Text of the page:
Change, But Not Resolution, Since Big West Refinery’s Shutdown

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Johnston struggles daily with uncertainty since he was laid off in
February from his job as an outside operator at Big West refinery on
Rosedale Highway.

He gets up and scans job listings in
newspapers and the Internet, but so far has found nothing that calls
for his qualifications.

"I think that a big a majority of us
(laid-off Big West workers) are waiting and praying that a buy for the
refinery will happen soon," Johnston wrote in an e-mail last week.

anybody’s guess how much longer he and up to 178 others recently laid
off at Big West must wait. It might never reopen as a refinery, though
that’s also unclear because little has been resolved in the three
months since refining operations halted at Big West.

The plant’s
parent company is going through a complex Delaware bankruptcy case. And
until there is significant progress, local oil producers likely will
not be paid for deliveries made shortly before the Utah company, Flying
J Inc., filed Chapter 11 in late December.

Meanwhile, the state
attorney general’s office continues its investigation into whether a
major oil company illegally contributed to the plant’s closure.

Some things have changed in the aftermath of Big West’s shutdown. But they do not necessarily point to resolution.

Fuel supply and demand

California refineries have taken up the slack by producing more
gasoline and diesel, helping to minimize the impact of prices paid by
local motorists. There remains a question, however, as to whether the
state’s refineries can keep pace once the economy picks up again.

some potential buyers have expressed interest in possibly buying the
refinery, even as there are suggestions that the property could
ultimately serve as a fuel terminal instead of a refinery.

its part, Flying J regrets the situation. Company spokeswoman Virginia
Parker said in an e-mail last week that the company "regret(s) any
adverse impact the wind-down has had on the workers affected and on the
greater Bakersfield community."

"We are considering all options
that could put people back to work at the refinery, including a sale of
the facility," her e-mail said. "We are actively pursuing such a sale
and have retained professional firms to help us do so as quickly and
efficiently as possible."

Sale on the way?

company looking at possibly making a bid is Connecticut’s NTR Partners
LLC. President Mario Rodriguez said Big West is among several
refineries it has eyed, but that Flying J’s bankruptcy means things are
moving more slowly than NTR would like.

"(A)t this point it is
unclear what the plans of management and the court (are)," he said.
"And as long as we stay close to the situation, we’ll figure out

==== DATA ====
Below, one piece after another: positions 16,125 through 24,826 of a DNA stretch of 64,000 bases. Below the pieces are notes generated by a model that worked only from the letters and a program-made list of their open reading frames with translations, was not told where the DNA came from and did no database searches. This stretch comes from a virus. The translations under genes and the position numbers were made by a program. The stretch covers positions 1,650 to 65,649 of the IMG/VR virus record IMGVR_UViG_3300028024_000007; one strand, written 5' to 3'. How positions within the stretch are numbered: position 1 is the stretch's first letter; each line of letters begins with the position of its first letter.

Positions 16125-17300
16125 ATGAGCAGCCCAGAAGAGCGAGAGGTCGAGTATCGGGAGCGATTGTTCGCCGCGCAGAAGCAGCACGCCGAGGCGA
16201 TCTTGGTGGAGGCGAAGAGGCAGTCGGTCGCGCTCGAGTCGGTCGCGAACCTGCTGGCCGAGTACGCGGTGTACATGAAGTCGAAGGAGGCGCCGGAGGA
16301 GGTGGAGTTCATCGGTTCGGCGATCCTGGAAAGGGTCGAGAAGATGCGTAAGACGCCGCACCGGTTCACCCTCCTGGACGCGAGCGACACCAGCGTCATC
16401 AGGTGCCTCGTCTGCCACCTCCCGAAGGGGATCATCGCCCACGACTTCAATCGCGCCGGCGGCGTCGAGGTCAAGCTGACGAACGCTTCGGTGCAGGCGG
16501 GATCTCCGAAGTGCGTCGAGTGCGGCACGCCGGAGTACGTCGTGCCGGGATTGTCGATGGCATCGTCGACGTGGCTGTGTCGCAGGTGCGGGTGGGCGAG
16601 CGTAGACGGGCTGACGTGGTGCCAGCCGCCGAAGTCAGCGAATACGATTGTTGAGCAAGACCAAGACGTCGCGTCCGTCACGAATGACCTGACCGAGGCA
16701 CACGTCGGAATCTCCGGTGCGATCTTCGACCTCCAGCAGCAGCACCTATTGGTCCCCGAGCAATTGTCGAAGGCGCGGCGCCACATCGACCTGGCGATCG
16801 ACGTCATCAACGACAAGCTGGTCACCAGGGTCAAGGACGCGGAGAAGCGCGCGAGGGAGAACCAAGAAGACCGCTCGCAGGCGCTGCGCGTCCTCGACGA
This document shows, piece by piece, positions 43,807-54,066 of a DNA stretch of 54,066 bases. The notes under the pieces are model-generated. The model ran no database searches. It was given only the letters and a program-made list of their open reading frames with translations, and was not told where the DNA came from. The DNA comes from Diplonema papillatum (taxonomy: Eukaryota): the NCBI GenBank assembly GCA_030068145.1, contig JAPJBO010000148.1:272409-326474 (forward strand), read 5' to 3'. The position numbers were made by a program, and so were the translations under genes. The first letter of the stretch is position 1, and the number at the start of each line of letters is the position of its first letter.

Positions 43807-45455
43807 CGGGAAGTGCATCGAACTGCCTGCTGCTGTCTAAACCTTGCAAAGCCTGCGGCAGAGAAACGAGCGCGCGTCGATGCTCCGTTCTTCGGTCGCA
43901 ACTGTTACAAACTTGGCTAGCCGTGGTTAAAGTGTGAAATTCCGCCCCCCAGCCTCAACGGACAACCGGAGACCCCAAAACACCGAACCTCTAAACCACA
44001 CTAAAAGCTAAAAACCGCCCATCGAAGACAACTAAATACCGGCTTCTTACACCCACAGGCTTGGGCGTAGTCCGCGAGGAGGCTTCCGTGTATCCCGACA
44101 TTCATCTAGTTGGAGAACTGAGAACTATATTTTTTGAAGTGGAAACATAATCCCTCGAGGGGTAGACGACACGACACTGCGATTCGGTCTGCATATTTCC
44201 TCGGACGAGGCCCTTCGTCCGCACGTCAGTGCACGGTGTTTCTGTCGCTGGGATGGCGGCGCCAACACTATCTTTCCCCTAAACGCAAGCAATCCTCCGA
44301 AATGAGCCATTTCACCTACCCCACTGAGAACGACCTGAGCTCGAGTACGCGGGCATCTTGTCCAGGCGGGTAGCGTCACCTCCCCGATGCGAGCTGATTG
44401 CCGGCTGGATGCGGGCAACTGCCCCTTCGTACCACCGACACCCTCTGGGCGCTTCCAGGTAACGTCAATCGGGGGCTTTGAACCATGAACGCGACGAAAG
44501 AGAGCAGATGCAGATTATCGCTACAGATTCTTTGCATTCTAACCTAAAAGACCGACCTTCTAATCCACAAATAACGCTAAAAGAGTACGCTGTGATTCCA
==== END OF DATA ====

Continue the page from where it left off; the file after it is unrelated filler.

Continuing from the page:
whether this is something that makes sense or not."

Tom Kloza,
chief oil analyst for the New Jersey-based Oil Price Information
Service, suspects such a purchase does not, in fact, make sense in
light of lower demand for fuel.

"There’s a lot of extra (refining) capacity that’s not being used at the moment," he said.

When it was running at full capacity, Big West supplied 2 percent of the state’s gasoline and 6 percent of its diesel.

that it’s idle except for basic maintenance and safety operations,
other refineries have been able to bridge the gap, said Susanne
Garfield, spokeswoman for the state Energy Commission.

But Judy Dugan, research director of Santa Monica’s Consumer Watchdog, said that could change.

"When the economy recovers… demand is going to go up, especially for diesel," she said.

A terminal instead?

the meantime, former plant owner Shell Oil Co. is making tentative
plans to turn the plant into a fuel terminal, a use Dugan fears would
employ fewer workers and pay them a lower wage than would a refinery.
Kloza, on the other hand, called the terminal option more practical and
potentially helpful, as it would aid distribution of fuel piped in from
the Fresno area.

When Shell sold the refinery in 2005, it
retained ownership of a terminal and storage tanks on the property. It
offered to lease them to Flying J, but the property was never
subdivided, and so no lease was put into effect.

spokeswoman Alison Chassin confirmed that the company wants to use the
terminal to supply the Bakersfield area with fuel. But she added that
the company would be open to leasing the property to any buyer that
wants to operate the plant as a refinery.

Continuing investigation

unsettled issue is the state attorney general’s investigation into
allegations that Shell contributed to Big West’s closure by "illegally
refusing to sell crude oil… or shutting off pipeline access" to the

Shell has denied the charges, saying it tried to work out a deal in which Flying J would pay for shipments going forward.

West’s inability to secure a steady supply of crude oil from Shell and
other companies was the main reason for the refinery’s closure.

Simas, a spokeswoman for the attorney general, said last week that the
office is now monitoring the refinery sale process as part of the

Uncertainty weighs heavily on the local oil producers and others who used to sell to Big West.

of them are owed seven figures, said attorney John W. Kim, who
represents a number of creditors in Flying J’s bankruptcy case.

they will be paid — and how much money they will ultimately recover —
is hard to say, said Kim, who works for the Los Angeles law firm of
Nossaman LLP.

"It really is unclear," he said. "There are just too many moving parts to say."

Consumer Watchdog
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